“Many companies are driving Fords, all standard. At Lavalife, we built our own car. We had to, because no one else was doing what we do,” he says. “I work at a firm where all our products are customer-facing and technology-based and I tell you, IT matters.”
Outsourcing is a red herring and an issue that has been over-blown, he says.

In his view, it is simply a different way of managing IT, rather than disbanding it. The technology components that provide no competitive advantage can be treated like utilities, as Carr suggests. Decisions to keep them or farm them out are purely economic. “Who provides Word on your desktop is completely irrelevant. It’s important it gets done but the company doesn’t get a nickel of revenue from it.”

No strategic value

In certain established industries, where the business processes and workings of IT are cut and dried, an inhouse IT department brings no strategic advantage and makes little economic sense, says Hicks.

For example, in the oil refinery business, the process controls and the technology needed to automate refining is an exact, well known science. “So does IT matter in that instance? Yes. But is it strategic? No. Could you outsource it? Yes. Could you have IT be part of the engineering department? Yes. Does it mean it’s not IT work? That’s debatable.”

Hicks points out that there may be a need to redefine what constitutes IT work as more aspects of modern life are computerised and connected and society grows more techno-literate.

“There’s a computer in your car. Does that mean the mechanic is an IT guy when he’s checking a fuel emission system? It all depends on what we mean by IT specialist,” he says.

IT shops face a fuzzy future. Everyone has an opinion about what is wrong with IT departments. They are too big, too decentralised, unstrategic. Like the six blind men exploring the elephant, different people focus on different parts. Achieving any consensus on the future of IT means assembling different perceptions of what ails IT.

Shrinking workforce

Linda Weaver, CIO at SSHA, agrees with Gartner’s predictions at a gut level but sees difficult staff issues emerging as IT departments pare away lower-level work.

“As IT becomes more complex, staff must have a higher degree of knowledge to do the troubleshooting, assessment and analysis necessary to manage the more strategic aspects of technology,” she says.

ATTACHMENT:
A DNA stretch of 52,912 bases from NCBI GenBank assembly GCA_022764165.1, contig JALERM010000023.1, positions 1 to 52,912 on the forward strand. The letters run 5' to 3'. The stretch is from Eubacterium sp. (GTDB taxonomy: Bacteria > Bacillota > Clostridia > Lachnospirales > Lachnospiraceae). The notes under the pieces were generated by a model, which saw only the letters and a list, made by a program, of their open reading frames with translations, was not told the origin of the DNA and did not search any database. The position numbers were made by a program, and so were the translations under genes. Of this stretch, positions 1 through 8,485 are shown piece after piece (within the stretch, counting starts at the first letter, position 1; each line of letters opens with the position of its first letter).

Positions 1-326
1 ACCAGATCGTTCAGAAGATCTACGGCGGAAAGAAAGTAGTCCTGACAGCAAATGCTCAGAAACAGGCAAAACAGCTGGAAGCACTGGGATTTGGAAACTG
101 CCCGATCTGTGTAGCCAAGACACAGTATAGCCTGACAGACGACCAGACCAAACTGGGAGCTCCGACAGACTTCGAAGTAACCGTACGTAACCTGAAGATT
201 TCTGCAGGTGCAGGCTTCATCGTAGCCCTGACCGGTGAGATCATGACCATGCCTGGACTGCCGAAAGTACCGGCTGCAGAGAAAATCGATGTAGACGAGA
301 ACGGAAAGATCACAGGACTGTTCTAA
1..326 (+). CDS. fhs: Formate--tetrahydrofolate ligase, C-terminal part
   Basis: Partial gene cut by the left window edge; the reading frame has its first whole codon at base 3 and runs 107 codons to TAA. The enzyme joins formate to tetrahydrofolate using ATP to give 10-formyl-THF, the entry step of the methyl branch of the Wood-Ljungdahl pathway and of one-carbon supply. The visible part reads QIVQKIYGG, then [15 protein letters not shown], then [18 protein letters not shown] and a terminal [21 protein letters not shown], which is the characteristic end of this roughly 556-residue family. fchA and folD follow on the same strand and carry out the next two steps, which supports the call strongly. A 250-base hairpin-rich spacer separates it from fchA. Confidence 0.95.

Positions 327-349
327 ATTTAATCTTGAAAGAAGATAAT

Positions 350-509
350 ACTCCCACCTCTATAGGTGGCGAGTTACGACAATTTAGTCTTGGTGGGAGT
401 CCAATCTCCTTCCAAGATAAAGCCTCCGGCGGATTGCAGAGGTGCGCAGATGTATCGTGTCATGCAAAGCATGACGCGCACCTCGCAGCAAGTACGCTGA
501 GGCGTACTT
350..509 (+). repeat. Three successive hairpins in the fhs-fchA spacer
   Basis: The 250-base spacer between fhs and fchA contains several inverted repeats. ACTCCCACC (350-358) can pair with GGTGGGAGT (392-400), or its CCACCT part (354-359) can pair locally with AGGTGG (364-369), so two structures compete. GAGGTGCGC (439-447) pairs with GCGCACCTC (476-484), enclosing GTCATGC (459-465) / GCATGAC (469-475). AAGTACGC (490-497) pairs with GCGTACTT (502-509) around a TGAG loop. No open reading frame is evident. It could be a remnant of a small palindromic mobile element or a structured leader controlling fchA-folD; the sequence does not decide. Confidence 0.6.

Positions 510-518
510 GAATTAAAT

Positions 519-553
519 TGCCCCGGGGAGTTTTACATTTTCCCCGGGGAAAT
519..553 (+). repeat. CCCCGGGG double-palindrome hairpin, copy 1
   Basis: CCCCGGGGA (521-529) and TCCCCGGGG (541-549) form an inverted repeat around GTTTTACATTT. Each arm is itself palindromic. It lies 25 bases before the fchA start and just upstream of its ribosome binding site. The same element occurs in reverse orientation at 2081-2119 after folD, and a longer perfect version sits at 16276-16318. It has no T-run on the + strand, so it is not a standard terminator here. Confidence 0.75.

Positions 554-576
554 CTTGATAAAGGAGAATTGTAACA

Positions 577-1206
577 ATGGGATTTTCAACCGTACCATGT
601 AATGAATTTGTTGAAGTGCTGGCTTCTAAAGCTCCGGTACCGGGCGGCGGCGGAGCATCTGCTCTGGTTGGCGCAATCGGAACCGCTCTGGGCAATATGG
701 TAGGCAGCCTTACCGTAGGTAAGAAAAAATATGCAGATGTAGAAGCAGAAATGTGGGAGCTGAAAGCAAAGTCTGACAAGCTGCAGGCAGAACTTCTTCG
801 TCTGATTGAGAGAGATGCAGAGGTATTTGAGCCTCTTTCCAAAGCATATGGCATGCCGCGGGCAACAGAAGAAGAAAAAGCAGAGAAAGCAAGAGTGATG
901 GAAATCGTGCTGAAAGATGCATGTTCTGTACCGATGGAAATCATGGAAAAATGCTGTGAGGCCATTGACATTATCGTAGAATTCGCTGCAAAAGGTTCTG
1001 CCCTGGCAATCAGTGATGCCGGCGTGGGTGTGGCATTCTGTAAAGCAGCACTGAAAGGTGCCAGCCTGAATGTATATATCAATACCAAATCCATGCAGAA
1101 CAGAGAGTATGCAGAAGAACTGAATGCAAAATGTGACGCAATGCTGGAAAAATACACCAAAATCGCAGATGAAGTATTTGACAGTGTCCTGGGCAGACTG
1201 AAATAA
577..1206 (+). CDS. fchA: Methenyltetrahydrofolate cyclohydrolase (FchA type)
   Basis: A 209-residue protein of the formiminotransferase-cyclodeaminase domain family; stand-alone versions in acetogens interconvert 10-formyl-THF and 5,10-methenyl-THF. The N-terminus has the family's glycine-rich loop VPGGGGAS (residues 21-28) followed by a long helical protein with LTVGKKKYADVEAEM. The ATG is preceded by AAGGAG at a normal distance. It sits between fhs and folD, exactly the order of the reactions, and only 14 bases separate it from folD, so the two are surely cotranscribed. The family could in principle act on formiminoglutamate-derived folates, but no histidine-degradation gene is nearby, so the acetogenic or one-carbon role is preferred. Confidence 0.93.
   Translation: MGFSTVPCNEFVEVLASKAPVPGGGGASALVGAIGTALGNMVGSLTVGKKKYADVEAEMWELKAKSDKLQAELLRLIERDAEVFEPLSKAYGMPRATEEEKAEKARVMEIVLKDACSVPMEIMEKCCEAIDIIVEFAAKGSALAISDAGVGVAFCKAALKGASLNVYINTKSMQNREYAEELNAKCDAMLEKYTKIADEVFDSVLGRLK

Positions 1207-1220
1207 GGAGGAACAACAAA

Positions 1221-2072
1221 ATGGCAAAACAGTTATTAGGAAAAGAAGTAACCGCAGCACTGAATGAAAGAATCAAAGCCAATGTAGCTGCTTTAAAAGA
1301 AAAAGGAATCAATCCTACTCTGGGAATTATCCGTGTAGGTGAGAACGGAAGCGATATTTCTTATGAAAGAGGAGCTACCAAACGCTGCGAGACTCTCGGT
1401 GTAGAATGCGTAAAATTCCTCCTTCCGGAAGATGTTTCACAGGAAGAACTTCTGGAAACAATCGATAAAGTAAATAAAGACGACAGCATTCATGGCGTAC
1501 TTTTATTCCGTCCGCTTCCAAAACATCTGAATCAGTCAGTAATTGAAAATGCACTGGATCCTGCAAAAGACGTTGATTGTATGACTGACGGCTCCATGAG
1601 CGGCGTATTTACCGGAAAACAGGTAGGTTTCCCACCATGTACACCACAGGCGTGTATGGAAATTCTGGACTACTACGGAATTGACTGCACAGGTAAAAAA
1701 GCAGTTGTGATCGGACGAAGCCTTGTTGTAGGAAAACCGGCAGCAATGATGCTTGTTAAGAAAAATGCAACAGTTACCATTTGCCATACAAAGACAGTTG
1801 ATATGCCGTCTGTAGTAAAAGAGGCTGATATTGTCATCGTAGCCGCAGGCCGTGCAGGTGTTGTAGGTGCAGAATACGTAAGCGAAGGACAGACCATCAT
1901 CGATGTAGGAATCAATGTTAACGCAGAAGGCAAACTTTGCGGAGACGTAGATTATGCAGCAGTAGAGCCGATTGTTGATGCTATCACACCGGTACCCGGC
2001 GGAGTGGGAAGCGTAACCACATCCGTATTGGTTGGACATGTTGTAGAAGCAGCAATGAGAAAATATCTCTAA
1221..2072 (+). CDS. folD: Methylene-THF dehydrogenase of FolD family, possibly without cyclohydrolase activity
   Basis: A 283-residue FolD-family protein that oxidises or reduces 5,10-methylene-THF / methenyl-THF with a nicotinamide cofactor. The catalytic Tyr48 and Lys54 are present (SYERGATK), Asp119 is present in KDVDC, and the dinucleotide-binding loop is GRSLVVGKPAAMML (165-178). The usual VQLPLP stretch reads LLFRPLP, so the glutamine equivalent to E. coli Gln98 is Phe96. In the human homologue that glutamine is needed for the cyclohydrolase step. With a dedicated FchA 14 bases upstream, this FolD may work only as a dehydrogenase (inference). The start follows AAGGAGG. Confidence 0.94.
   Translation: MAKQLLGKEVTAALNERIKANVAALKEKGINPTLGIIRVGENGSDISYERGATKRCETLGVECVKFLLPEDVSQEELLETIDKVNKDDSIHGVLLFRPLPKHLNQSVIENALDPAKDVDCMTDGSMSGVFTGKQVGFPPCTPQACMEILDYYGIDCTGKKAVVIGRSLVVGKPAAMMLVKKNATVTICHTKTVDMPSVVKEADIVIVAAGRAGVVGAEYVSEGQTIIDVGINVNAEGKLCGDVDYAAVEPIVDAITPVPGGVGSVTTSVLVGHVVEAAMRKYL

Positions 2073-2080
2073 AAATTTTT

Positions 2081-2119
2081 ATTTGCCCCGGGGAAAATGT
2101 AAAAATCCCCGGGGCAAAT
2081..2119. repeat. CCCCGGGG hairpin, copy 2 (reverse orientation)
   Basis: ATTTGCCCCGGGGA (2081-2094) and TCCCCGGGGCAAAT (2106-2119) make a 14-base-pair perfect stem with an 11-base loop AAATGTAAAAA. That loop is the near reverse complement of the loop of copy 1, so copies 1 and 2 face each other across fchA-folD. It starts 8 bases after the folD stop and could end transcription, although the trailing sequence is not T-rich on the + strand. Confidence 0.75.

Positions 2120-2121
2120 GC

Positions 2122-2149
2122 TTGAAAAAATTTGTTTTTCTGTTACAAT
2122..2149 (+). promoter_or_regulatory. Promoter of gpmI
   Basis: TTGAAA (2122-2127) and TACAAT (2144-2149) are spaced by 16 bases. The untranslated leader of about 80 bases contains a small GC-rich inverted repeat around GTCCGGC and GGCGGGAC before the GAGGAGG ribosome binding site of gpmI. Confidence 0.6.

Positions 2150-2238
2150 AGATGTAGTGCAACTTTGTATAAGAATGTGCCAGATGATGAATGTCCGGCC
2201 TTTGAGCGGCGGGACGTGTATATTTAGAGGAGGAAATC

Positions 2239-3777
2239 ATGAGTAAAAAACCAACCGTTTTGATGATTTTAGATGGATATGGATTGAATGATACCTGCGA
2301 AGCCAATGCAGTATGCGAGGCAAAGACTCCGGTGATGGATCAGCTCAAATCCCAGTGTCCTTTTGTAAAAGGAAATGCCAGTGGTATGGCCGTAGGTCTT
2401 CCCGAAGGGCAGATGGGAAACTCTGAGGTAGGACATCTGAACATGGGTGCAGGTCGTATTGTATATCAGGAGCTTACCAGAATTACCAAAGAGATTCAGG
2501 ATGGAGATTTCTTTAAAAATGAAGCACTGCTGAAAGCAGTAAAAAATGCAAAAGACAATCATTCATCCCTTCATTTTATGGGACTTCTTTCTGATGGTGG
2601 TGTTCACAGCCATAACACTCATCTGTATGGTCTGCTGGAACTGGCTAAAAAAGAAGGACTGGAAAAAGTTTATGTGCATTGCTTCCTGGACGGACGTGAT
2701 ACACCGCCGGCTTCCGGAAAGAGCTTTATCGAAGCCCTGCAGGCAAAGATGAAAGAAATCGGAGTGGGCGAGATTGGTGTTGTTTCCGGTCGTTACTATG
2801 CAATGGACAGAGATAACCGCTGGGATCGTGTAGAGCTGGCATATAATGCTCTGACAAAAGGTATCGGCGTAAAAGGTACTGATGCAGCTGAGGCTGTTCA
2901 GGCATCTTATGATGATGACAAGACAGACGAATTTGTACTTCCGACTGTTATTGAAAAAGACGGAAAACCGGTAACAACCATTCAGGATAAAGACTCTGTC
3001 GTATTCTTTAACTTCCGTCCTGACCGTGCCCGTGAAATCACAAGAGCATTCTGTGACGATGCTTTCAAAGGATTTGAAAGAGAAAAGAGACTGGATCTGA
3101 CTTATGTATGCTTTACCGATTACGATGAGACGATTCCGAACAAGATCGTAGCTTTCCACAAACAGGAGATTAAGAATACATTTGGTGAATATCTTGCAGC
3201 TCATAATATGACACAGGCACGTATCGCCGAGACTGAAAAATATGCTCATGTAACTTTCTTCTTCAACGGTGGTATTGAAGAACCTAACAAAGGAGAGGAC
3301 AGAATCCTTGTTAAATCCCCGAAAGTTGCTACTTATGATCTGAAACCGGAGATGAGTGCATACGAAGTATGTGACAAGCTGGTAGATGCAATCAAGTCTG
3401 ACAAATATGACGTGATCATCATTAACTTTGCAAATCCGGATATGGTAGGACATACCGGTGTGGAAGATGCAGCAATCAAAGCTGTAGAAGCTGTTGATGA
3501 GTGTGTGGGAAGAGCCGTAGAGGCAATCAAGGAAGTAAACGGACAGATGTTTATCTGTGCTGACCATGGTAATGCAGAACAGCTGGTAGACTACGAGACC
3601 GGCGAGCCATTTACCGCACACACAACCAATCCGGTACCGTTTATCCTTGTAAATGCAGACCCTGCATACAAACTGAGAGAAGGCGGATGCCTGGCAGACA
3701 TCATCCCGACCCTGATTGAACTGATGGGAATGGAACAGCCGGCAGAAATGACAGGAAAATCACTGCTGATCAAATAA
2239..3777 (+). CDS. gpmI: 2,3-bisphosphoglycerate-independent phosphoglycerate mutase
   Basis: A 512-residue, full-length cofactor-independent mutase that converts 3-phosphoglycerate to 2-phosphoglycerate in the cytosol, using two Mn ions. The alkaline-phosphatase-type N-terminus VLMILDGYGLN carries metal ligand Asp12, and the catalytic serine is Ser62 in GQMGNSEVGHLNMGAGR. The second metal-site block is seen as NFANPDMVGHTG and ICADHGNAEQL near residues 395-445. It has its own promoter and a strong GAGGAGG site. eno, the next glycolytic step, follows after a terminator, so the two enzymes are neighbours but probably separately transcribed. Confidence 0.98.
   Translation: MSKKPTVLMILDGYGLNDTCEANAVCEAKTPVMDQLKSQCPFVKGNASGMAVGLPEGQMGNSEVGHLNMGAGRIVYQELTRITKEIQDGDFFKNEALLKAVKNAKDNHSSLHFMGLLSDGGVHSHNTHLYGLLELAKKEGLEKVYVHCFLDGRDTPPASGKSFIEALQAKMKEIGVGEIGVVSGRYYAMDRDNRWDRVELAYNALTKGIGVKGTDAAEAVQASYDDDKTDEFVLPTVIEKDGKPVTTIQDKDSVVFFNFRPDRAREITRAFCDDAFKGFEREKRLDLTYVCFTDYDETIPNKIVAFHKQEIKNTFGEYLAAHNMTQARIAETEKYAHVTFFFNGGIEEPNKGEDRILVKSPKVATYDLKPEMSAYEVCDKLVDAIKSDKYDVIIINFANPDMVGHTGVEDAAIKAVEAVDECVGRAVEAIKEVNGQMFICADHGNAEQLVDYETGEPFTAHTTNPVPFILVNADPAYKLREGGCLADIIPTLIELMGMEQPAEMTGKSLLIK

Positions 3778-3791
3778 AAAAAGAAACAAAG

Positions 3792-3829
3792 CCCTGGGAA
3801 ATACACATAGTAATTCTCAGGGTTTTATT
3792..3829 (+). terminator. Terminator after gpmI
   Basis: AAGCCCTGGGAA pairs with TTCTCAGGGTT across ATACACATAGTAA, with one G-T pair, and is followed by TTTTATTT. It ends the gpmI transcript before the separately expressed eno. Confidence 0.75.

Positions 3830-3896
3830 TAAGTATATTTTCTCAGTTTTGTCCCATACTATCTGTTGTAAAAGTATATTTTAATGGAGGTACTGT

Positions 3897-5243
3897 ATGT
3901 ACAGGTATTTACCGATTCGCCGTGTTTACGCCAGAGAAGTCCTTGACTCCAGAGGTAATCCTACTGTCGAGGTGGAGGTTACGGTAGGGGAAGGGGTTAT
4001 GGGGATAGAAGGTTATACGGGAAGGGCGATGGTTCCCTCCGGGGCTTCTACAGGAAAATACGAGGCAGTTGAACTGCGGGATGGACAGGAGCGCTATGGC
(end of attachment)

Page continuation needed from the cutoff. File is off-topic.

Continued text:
Weaver believes many IT departments will likely shrink by 10 per cent due to the loss of entry level trainee positions. “In our own environment, we have fewer jobs for what we consider tier-one staff, which are the first five years out of school. A lot of
the work they do – gathering, recording and structuring information – is being done by automated tools and presented to tier-two staff, people with five to 15 years experience,” she says.

Weaver says this will ripple through the food chain, as fewer tier one’s means fewer tier two’s and three’s eventually. This will raise many issues in the future.

“Organisations today are looking for IT staff with experience in multiple technologies but if we don’t give them a place to learn, they won’t exist on other levels.”

At SSHA, different paths are being developed to help staff get to higher levels of expertise by involving them earlier in design and architecture work, while giving them operational experience along the way.

Tackling problems

What is fundamentally wrong with IT, she says, is the disconnect between the way IT departments and business units solve problems. People in IT and engineering tend to approach problems in a very analytical, structured manner, but the business and health-care spheres require a certain amount of intuition.

Weaver is convinced many problems in IT spring from the types of individuals involved: analytical IT people on one side and intuitive business people on the other.

“IT folks are not deliberately obstructive. Typically, if they don’t understand the business, it’s because no one’s explained it to them in their analytical way. I think we need to identify and train people who can be both analytical and intuitive,” she says.
At this point in time, those skills rarely coexist in the same person, she says. “But the education system is accounting for this and starting to make adjustments. In technology and engineering faculties, almost all include more social courses, like economics and organisational dynamics. But that adjustment was only made in the last 10 to 12 years so those people are just starting to get to the middle management levels.”